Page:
1. Introduction

Animal-source foods (ASF), including meat and dairy products, are an important part of diets globally (Roesel and Grace, 2014). ASF are, however, highly perishable and easily contaminated and can serve as a conduit for the transmission of foodborne pathogens (Garedew et al., 2012; Cavalerie et al., 2021). Food safety compliance gaps are a major public health concern in developed and emerging economies due to the risks associated with the consumption of contaminated foods, such as zoonotic foodborne diseases (Fung et al., 2018; Hoffmann et al., 2019). Food safety risks are endemic in Africa, with millions of people becoming ill from foodborne diseases every year (Roesel and Grace, 2014; Fung et al., 2018; Hoffmann et al., 2019). There is, thus, an imperative to improve the adoption of food safety measures at the farm level and value chains from farm to table (Dongol et al., 2017).

The majority of ASF are produced by smallholder farmers and traded in formal and informal value chains; production and trade of ASF constitute an important source of livelihood in developing countries (Roesel and Grace, 2014; Zavala Nacul and Revoredo-Giha, 2022). Informal value chains involve small-scale actors that are not often registered or licensed to operate (Dongol et al., 2017; Zavala Nacul and Revoredo-Giha, 2022), and the majority of ASF food products are prepared and handled by these actors who are often inexperienced in implementing food safety protocols and complying with food safety standards and regulations (Limon, 2021).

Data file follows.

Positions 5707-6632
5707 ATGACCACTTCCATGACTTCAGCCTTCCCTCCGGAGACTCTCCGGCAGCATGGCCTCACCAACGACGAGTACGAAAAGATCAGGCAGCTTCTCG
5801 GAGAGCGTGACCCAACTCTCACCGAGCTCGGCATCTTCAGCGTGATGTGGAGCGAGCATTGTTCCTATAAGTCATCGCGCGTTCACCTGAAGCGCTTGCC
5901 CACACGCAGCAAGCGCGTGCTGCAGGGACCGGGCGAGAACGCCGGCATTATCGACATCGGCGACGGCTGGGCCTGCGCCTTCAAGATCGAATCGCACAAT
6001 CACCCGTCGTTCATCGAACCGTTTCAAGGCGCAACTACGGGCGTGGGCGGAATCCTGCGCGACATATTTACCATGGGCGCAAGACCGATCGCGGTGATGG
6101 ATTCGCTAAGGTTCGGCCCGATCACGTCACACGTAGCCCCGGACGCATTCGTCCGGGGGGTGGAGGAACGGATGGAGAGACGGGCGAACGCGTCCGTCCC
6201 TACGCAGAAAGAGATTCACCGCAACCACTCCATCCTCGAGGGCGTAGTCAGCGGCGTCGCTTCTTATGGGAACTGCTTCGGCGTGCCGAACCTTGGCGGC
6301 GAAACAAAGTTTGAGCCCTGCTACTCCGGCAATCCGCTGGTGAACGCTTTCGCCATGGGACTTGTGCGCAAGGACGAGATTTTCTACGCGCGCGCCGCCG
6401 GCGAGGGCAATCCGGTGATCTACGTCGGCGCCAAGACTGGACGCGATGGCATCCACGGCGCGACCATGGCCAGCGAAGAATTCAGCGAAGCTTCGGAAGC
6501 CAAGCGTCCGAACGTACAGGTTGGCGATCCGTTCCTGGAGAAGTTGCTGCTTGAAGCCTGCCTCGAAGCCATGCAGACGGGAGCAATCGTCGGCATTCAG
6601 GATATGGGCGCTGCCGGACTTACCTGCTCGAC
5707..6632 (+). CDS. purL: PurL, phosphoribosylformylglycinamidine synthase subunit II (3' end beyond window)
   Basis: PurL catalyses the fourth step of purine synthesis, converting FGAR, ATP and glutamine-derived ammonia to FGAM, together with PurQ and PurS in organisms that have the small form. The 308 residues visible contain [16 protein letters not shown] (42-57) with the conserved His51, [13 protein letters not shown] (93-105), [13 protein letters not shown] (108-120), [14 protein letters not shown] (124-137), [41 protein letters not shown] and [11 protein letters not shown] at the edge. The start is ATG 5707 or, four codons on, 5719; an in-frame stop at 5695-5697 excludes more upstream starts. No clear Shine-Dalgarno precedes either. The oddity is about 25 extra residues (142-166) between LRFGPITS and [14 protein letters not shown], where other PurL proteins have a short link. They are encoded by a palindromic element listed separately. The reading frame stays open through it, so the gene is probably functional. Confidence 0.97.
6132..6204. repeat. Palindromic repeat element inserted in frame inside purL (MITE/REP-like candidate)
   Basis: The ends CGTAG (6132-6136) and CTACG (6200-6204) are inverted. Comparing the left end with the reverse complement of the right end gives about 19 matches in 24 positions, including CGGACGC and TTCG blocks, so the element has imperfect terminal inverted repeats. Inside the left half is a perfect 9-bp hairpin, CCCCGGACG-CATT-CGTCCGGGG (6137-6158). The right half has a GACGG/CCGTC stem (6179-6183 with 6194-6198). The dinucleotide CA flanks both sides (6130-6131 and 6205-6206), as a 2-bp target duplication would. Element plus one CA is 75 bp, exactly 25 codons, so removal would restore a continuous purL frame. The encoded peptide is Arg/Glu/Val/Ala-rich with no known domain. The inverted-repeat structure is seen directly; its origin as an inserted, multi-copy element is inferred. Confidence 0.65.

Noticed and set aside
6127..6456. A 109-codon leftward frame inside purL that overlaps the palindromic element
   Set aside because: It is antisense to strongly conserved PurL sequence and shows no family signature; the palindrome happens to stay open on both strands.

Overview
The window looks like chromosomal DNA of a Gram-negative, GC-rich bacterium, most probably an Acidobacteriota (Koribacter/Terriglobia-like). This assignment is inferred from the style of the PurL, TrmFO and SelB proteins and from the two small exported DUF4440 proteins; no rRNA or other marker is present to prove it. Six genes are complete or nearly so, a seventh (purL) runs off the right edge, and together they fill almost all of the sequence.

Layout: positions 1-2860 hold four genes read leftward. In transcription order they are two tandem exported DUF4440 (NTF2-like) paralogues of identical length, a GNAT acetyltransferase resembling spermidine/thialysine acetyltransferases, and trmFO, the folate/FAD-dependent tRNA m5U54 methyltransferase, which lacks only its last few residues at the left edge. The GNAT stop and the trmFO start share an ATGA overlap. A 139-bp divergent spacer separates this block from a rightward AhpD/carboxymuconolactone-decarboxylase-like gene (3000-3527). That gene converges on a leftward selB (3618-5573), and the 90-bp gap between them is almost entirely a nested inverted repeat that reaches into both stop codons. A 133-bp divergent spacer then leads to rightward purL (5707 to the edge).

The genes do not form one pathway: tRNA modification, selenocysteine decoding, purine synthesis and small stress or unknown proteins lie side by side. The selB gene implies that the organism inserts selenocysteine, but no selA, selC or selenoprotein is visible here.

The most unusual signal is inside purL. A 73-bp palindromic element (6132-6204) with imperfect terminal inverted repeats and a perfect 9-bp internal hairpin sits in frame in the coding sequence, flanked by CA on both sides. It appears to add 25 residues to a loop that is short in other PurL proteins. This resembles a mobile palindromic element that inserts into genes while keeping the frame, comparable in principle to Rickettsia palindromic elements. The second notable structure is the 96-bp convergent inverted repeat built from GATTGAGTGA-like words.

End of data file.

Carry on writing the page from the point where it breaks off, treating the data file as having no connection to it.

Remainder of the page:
Governance structures in value chains have been extensively studied based on vertical coordination and integration (Trienekens, 2011; Kilelu et al., 2017). A continuum of governance structures exist, based on the complexity of transactions and power dynamics between value chain actors and ranging from spot market to hierarchy governance (Indrawan et al., 2018; Hoang et al., 2021). In between the spot market and hierarchy governance, there are other governance structures like modular, relational and captive depending on value chain organization, actor relationship, and linkages with changes in markets and competition (Trienekens and Willems, 2007; Gibbon and Ponte, 2008; Trienekens, 2011; Kilelu et al., 2017). In the spot market governance structure, value chain actors exchange goods with price as the main determinant of the final transaction (Indrawan et al., 2018; Abel et al., 2019; Hoang et al., 2021). In the hierarchy governance structure, the value chain is complex including vertical integration of activities whereby products move between various stages of production, processing and distribution as a result of managerial decisions rather than the influence of prices (Gibbon and Ponte, 2008; Trienekens, 2011). Within a given value chains, there can be several governance structures existing as a consequence of the relationships and interaction between different value chain actors (Indrawan et al., 2018; Abel et al., 2019).